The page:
Entertainment I: Animation Theory & Practice- Notes from a Lecture by Ham Luske
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Animation Theory & Practice: Notes from a Lecture by Ham Luske08.19.1936
TRAINING COURSE LECTUREMeeting held:
WEDNESDAY AUGUST 19, 1936.
ANIMATION THEORY AND PRACTICEDISCUSSION OF ANIMATION TEST ASSIGNMENT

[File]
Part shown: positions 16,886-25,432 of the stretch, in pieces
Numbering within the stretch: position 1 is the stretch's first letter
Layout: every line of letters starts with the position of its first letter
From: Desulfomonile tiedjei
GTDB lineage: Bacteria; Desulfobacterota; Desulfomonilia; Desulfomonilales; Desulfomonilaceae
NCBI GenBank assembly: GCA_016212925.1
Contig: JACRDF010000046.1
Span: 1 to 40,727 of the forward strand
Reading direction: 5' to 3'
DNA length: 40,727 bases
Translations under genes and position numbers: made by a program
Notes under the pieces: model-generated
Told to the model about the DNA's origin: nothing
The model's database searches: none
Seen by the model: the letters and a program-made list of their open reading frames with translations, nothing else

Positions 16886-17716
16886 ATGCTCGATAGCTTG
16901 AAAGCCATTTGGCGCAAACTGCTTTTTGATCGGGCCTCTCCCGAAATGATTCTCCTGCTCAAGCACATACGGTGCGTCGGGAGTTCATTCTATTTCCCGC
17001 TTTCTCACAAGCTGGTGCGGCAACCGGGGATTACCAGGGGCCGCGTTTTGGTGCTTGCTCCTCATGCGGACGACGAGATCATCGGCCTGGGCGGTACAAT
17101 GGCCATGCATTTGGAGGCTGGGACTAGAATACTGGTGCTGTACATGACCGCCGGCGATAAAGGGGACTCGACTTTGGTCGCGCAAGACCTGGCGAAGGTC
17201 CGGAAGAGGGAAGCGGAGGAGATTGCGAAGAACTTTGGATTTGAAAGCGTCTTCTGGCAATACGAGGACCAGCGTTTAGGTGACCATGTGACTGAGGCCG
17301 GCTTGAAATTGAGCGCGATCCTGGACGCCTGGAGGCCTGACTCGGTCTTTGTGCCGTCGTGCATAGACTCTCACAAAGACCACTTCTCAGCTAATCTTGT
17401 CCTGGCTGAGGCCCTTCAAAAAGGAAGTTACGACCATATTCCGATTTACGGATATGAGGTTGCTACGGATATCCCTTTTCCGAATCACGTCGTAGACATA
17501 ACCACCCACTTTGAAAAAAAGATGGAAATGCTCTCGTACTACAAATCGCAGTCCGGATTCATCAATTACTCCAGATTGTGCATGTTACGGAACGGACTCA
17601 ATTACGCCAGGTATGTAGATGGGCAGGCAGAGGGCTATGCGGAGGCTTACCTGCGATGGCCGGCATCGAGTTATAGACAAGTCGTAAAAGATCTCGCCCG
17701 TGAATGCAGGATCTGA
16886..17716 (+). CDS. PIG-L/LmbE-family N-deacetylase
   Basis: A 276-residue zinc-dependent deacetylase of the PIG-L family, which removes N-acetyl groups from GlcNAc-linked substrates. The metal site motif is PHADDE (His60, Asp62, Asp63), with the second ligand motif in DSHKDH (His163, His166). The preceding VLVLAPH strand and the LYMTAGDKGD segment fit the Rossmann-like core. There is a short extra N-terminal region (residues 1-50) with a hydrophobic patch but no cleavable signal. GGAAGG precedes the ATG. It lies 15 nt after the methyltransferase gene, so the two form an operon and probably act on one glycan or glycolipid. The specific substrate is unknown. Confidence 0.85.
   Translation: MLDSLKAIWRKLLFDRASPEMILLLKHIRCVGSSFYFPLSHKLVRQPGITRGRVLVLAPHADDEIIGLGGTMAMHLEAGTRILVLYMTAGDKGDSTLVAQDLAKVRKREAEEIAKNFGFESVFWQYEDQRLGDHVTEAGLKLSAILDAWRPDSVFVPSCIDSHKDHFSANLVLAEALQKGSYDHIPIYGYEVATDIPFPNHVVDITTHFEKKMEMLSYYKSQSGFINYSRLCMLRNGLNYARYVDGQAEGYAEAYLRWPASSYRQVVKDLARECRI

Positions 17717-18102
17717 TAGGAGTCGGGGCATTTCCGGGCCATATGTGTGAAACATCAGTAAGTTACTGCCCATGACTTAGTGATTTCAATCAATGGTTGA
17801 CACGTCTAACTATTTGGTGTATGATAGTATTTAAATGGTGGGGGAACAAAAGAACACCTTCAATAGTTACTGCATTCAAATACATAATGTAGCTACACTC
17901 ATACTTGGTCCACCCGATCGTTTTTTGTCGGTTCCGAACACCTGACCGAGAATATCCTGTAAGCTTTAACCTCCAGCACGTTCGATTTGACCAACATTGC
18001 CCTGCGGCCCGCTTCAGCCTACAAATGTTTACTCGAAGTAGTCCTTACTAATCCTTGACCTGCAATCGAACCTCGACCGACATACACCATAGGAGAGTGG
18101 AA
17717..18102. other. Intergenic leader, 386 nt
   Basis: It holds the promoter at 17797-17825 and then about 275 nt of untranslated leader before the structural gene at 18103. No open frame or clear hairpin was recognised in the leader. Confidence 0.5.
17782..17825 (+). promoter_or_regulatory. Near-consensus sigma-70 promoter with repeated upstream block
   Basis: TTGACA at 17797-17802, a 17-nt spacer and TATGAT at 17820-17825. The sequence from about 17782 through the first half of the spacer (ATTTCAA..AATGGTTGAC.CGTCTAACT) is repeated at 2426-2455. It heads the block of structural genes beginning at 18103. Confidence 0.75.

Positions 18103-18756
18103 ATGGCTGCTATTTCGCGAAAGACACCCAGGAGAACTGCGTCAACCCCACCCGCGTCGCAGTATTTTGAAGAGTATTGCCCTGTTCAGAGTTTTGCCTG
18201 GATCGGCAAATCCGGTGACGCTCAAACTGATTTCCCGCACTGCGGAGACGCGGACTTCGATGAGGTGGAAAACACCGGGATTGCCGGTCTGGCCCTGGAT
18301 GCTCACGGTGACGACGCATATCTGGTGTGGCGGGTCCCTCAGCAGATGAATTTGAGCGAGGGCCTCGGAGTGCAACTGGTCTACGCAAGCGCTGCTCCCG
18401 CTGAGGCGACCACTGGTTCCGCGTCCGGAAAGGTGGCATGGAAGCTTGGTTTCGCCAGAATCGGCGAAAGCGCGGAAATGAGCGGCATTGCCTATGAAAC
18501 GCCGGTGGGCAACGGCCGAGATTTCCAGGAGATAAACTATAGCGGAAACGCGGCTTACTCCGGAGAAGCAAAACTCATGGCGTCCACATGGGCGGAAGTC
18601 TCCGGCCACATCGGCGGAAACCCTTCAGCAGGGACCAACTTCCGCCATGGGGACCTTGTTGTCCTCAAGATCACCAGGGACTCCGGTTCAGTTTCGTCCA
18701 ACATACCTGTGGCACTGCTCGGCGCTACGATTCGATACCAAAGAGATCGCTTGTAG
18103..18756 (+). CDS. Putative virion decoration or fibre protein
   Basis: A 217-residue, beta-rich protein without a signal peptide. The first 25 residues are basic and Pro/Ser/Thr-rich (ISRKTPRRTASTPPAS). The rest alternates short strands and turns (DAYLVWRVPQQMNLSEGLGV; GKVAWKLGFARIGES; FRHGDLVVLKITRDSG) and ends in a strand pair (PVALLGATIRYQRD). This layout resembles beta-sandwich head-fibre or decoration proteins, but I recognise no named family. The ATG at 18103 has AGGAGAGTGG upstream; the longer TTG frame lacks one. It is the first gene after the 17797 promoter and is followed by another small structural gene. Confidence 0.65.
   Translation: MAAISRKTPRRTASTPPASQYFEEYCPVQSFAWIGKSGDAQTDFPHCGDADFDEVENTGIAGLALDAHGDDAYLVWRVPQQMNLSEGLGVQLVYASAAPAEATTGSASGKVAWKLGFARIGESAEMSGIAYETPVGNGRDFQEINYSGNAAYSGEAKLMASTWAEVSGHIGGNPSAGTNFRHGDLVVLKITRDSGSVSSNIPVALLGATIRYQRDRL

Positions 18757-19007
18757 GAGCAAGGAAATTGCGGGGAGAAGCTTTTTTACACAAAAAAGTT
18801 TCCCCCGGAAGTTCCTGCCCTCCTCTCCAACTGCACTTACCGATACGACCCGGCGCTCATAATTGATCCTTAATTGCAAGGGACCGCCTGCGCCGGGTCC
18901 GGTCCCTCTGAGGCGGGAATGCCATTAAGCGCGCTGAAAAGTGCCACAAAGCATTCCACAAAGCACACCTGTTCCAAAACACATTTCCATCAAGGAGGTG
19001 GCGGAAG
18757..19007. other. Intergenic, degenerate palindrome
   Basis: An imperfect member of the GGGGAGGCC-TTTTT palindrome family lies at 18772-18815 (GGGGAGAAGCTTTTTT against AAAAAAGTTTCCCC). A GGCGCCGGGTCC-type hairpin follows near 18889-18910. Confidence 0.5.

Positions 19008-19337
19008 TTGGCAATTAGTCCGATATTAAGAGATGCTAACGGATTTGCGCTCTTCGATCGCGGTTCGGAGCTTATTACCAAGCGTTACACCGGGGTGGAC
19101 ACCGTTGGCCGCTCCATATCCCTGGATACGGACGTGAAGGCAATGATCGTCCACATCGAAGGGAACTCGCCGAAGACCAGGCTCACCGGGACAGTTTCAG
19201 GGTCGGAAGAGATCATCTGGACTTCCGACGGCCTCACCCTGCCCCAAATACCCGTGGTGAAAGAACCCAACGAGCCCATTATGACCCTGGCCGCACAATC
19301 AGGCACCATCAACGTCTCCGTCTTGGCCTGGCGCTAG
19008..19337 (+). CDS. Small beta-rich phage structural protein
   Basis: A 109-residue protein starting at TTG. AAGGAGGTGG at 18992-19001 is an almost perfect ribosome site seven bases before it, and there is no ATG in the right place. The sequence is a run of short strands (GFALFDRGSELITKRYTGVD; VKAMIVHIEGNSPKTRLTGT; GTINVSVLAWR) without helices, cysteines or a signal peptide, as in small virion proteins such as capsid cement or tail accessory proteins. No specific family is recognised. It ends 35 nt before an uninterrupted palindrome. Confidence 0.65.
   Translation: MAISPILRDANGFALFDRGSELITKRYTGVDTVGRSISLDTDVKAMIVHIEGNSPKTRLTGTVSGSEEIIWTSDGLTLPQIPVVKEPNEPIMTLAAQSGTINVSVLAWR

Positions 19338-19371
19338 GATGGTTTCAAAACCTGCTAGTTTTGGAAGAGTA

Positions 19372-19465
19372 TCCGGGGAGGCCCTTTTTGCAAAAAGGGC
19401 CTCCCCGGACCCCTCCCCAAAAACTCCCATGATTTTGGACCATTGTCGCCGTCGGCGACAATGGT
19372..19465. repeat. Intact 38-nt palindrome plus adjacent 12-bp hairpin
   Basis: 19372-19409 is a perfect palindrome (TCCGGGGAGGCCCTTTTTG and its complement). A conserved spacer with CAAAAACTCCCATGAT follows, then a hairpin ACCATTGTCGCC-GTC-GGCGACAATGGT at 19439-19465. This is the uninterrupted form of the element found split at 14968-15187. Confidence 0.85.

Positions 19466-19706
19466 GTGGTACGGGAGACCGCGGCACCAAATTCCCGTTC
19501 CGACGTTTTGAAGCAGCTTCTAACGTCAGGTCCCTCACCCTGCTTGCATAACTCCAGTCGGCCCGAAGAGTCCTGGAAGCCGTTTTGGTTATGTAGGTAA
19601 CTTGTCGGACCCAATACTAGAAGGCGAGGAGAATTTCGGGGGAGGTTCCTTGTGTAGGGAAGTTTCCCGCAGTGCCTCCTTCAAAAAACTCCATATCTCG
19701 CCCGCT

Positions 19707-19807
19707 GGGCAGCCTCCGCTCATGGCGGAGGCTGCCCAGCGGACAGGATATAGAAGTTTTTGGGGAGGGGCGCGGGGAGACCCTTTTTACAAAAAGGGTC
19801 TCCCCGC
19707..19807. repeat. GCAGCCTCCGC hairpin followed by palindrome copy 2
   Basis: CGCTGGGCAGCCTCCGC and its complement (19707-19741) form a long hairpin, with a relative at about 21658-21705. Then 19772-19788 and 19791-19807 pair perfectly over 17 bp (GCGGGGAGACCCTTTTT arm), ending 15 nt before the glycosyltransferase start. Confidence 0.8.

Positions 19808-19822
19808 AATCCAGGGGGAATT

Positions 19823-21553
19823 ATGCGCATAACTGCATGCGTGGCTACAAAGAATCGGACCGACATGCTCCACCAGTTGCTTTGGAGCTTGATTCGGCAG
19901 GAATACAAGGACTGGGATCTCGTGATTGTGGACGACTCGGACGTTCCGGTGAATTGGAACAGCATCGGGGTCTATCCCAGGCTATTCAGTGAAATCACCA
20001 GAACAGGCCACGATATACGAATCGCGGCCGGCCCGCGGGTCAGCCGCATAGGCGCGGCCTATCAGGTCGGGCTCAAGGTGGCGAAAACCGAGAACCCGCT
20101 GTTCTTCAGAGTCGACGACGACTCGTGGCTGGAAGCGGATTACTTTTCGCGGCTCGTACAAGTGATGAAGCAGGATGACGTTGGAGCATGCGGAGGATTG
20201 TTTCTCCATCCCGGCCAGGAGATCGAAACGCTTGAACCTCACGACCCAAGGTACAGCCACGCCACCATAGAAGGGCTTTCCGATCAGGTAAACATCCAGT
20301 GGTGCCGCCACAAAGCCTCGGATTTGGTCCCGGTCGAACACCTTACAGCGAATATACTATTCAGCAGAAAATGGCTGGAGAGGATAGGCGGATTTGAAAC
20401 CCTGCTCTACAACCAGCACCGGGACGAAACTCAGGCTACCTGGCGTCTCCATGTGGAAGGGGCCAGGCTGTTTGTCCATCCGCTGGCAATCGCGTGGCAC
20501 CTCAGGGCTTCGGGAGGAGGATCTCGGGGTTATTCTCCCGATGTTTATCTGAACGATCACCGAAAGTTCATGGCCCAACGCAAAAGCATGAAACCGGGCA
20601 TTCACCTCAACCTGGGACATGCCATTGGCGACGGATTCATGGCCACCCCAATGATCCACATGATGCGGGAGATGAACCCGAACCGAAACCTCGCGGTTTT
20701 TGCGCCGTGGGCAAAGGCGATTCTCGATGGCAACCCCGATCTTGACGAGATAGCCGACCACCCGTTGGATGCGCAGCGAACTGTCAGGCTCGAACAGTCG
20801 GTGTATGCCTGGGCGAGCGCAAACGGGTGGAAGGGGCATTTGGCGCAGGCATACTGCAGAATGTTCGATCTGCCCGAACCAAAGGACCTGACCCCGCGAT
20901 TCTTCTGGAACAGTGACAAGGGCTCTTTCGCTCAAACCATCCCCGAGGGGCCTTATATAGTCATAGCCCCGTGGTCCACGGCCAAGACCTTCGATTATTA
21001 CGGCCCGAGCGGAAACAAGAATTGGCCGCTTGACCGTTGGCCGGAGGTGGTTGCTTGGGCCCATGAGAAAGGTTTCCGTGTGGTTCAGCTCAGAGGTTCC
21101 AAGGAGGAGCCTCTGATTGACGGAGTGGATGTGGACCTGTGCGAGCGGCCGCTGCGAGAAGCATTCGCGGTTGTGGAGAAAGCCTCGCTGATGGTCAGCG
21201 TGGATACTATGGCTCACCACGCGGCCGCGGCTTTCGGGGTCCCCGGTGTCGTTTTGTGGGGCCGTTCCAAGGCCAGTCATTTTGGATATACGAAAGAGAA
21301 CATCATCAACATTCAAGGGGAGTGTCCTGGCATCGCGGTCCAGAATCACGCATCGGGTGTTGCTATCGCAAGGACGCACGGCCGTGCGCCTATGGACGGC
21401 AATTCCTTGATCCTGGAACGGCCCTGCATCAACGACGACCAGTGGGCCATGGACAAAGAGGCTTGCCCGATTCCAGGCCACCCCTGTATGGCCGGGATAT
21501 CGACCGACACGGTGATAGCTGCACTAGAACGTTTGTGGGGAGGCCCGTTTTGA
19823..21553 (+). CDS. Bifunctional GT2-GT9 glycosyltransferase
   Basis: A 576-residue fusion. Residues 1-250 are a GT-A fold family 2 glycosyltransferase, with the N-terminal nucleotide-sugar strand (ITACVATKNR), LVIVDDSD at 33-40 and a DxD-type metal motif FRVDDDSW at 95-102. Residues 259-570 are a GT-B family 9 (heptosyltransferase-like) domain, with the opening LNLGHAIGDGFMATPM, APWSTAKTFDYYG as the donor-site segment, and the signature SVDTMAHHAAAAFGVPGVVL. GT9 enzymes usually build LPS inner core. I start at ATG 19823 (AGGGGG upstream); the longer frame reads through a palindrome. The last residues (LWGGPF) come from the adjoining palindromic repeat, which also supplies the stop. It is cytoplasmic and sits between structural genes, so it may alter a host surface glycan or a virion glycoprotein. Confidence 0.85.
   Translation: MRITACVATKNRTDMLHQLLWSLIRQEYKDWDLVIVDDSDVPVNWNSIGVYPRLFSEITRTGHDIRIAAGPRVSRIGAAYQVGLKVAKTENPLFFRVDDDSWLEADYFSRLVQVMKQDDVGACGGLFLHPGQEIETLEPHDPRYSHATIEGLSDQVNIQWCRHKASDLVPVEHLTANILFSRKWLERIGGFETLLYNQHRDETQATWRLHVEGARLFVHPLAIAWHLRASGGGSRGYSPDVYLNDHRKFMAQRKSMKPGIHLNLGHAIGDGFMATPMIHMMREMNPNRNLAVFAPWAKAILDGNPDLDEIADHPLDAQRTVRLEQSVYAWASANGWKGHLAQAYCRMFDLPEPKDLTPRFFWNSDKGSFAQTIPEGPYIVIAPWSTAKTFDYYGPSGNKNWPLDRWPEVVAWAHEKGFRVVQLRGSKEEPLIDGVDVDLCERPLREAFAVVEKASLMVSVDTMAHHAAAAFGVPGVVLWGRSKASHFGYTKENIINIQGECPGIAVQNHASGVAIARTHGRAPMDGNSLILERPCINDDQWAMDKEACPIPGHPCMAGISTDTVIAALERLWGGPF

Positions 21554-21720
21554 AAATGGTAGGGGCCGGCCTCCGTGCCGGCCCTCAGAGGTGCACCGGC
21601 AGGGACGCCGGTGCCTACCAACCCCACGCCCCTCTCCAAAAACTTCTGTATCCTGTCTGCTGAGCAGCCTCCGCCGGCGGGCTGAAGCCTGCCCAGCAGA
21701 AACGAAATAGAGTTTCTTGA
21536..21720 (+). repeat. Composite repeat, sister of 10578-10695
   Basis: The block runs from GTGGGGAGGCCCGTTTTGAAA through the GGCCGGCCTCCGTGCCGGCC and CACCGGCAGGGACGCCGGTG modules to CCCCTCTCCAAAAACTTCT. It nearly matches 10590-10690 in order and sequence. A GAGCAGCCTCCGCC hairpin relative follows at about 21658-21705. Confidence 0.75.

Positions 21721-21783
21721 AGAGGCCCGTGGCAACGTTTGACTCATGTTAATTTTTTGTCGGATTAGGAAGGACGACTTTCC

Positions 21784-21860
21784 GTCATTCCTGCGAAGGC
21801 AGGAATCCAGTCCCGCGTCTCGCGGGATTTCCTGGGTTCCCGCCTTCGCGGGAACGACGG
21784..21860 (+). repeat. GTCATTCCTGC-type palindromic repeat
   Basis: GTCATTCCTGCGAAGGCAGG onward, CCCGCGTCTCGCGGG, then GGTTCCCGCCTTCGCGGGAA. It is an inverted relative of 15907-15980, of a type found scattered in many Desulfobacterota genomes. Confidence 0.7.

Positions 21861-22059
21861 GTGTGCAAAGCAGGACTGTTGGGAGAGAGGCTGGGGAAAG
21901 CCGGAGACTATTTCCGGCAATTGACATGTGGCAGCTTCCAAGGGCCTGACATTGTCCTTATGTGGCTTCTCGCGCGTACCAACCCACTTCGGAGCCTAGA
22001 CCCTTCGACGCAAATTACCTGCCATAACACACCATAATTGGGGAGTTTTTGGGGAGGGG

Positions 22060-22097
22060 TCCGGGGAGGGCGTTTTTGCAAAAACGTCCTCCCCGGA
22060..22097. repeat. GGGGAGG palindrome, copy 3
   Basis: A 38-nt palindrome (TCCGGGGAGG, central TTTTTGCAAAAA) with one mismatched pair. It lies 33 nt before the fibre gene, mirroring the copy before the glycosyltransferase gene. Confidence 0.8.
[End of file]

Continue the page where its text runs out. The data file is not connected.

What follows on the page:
DRAKE:I want to introduce Ham Luske who will talk on action, directness, presentation. He will give youan animator's slant on picking up work, discussing the points that must be taken into consideration at that time,as well as the procedure in handling a sequence test or animation of any kind. Some of you men in the mainbuilding will not be required to do the test to which Ham will refer speciﬁcally; but we thought you would still liketo hear his views on direct action which may be applied in the more advanced tests to be assigned to you in thefuture..,George has told you what I sin supposed to talk about. First I think it would be best to tell you why we applydirect action, exaggeration, etc., in our pictures.If you were working on a newspaper cartoon or magazine, you would have to put your idea over on that page sothat anyone looking at it would be able to know what you were talking about in your picture. In our cartoons wemust do the same thing, but we haven't as much time to do it in ... the ﬁlm goes by - your scene is past ... and ifyou haven't put over the idea you were supposed to express, the opportunity to do so is gone... you havecommitted an almost unpardonable sin — you have confused your audience and let an idea go by. We haveonly the fraction of' a minute in which the scene we are working on passes on the screen, to carry along the ideaand to let the audience know in the clearest, funniest way just what is essential to put across at that point. Thething we are trying to say should not be out of line with the story; and since we are making comedies, it shouldbe done with punch and with all the personality the character on the screen would put into it himself ... hisattitude, distinguishing characteristics, action, etc., all contribute to putting over what you have to say, be it everso simple.George has asked me to tell you how an animator picks up a scene; how it starts, is carried thru to the pointwhere the animator picks it up.First the story is worked out by the Story Department, and is ﬁnally divided into sequences and scenes. Someare individual cutting scenes; some are gag scenes. The director picks that up. He has a crew working underhim - layout men who express the scene business in backgrounds and positions, so that the idea contained canbe put over to the audience.The director is a trained man in putting over ideas. He will never do anything knowingly that fails to put acrossthe idea. As a rule the director has been an animator and has learned the art of putting things over thru actualexperience. The combination of this ability of the director's and the animator's ability which is put to the testwhen he works on the scene, generally reveals any ﬂaws which either one may have overlooked working alone.The layout man has been trained to carry out directions; he will place the objects used. in a scene to follow thecontinuity and to put over the action. After the director tells the layout man what is required, the layout manprepares an action sketch for the animator to enlarge upon. At this point it is important to remember that thelayout man is not a trained animator. His sketch will probably show size and quality of the picture, but it will nothave the spirit the animator expects to put in.